Who’s afraid of the fiscal cliff?
Were the average Republican asked for a succinct statement of his views on taxation, he or she might respond thus:
“U.S. tax rates are too high for the world we must compete in. The tax burden — federal, state, local, together — is too heavy. We need to cut tax rates to free up our private and productive sector and pull this economy out of the ditch.”
This core conviction holds the party together.
Yet today the leadership is about to abandon this conviction to sign on to higher tax rates or revenues, while the economy is nearing stall speed. Yet, two years ago, President Obama himself extended the Bush tax cuts because, he said, you do not raise taxes in a recovering economy.
Why are Republicans negotiating this capitulation?
Because they have been warned that if they do not sign on to a tax hike, they will take us all over a fiscal cliff.
If we go over, Republicans are being told, you will be responsible for tax hikes on all Americans as the Bush tax cuts expire on Jan. 1.
You will be responsible for a surge in tax rates on dividends, interest, capital gains, estates.
You will be responsible for an automatic sequester catastrophic to the national defense.
This is the pistol Obama is pointing at the GOP. This is extortion.
The Debunker asks: Should the GOP cave on tax hikes?
Republicans are being told that they either vote for something they believe to be wrong and ruinous — or get something worse. Pay the ransom, fellas, Obama is demanding, or take the blame for a second recession.
Like the Panama Canal debate that made Ronald Reagan a hero, this is a defining moment. No GOP senator who agreed to the Carter-Torrijos treaty ever made it onto a national ticket.
What are the perils for Republicans who sign on to an Obama deal?
They will sever themselves permanently from much of the base of the party. While their votes may ensure that tax rates or revenues rise, they will have no assurance that the promised spending cuts will ever be made. Even Reagan fell victim to this bait-and-switch.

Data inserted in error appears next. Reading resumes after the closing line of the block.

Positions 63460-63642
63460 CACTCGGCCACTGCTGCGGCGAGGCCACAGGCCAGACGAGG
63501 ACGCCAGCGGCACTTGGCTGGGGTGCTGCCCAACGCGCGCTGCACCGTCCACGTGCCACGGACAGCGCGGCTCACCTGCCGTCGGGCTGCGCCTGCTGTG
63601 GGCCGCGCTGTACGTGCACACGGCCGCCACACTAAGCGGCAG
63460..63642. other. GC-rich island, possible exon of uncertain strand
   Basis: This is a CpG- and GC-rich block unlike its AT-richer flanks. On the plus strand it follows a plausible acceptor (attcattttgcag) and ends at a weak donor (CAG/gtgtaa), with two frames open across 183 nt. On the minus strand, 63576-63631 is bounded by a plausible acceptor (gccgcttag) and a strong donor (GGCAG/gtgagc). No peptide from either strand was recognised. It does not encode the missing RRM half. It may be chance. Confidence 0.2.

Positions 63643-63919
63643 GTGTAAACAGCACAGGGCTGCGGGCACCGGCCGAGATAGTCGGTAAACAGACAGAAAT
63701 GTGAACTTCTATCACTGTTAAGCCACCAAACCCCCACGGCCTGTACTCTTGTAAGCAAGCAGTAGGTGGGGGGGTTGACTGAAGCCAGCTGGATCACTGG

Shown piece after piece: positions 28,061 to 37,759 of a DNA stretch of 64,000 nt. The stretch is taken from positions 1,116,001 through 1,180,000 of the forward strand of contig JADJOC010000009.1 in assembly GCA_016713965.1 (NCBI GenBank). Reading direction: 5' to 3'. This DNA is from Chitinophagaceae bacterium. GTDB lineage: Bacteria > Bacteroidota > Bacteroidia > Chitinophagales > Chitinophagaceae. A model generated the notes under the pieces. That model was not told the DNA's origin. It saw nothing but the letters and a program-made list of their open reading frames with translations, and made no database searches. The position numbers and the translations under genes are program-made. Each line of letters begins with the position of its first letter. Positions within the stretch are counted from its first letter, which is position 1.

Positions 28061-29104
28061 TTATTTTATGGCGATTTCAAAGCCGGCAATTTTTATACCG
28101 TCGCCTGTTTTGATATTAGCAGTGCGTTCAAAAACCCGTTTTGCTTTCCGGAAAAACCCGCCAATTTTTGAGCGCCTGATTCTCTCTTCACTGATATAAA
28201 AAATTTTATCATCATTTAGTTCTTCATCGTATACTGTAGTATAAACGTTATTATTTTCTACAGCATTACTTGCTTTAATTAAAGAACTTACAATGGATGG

Then, if the tax hikes slow the economy, Republican collaborators will share the blame. Not only will they have gone back on their word, they will have damaged the recovery. What would be their argument for re-election?
If you believe higher tax rates or tax revenues would be like poisoning an already weak economy, why would you collaborate in administering that poison? Why not just say no?
Having lost the presidency and seats in both houses, Republicans should not partner with a president with whom they disagree on principle.
They should act as the loyal opposition in a parliamentary system whose duty it is to oppose, to offer an alternative agenda and to wait upon the success or failure of the government, as Labor is doing in Britain and the conservatives are doing in France.
What should Speaker John Boehner do?
Tell the president politely that America’s problem is not that we are taxed too little but that we spend too much — and the GOP will not sign on either to tax rate or tax revenue increases. For Republicans believe that would further injure the economy — especially an economy limping along at between 1 and 2 percent growth.
Then Boehner should depart the White House, go back up to the Hill and urge his Republican caucus to do two things.
Pass an extension of the Social Security payroll tax cut and block its automatic rise from 4.2 percent of wages to 6.2 percent. To raise that tax now and scoop off the discretionary income of most of America’s families in this anemic economy makes no sense economically or politically.
The House should then vote to extend the Bush tax cuts for another year, with a pledge to do tax reform — lowering tax rates in return for culling, cutting or capping deductions for the well-to-do in the new year.
Then let Harry Reid work his will. If the Senate votes to let Social Security taxes rise, let Harry and his party explain this to the middle class that gets hammered in January. If the Senate votes to let the Bush tax cuts lapse for those over $200,000, decide in the caucus whether to negotiate — or to go home for Christmas and New Year’s.
As for the automatic sequester that would impose $100 billion in cuts next year, half in defense, do nothing. Let it take effect. The budget has to be cut, and while these cuts are heavy on defense, the depth and mixture can be adjusted in the new year.
If Republicans walk away from tax negotiations with the White House, market investors, anticipating a sharp rise in tax rates on dividends, interest and capital gains next year, will start dumping stocks, bonds and investments to take advantage of the last year of lower taxes.
The market may tank. Let the party of high taxes explain it.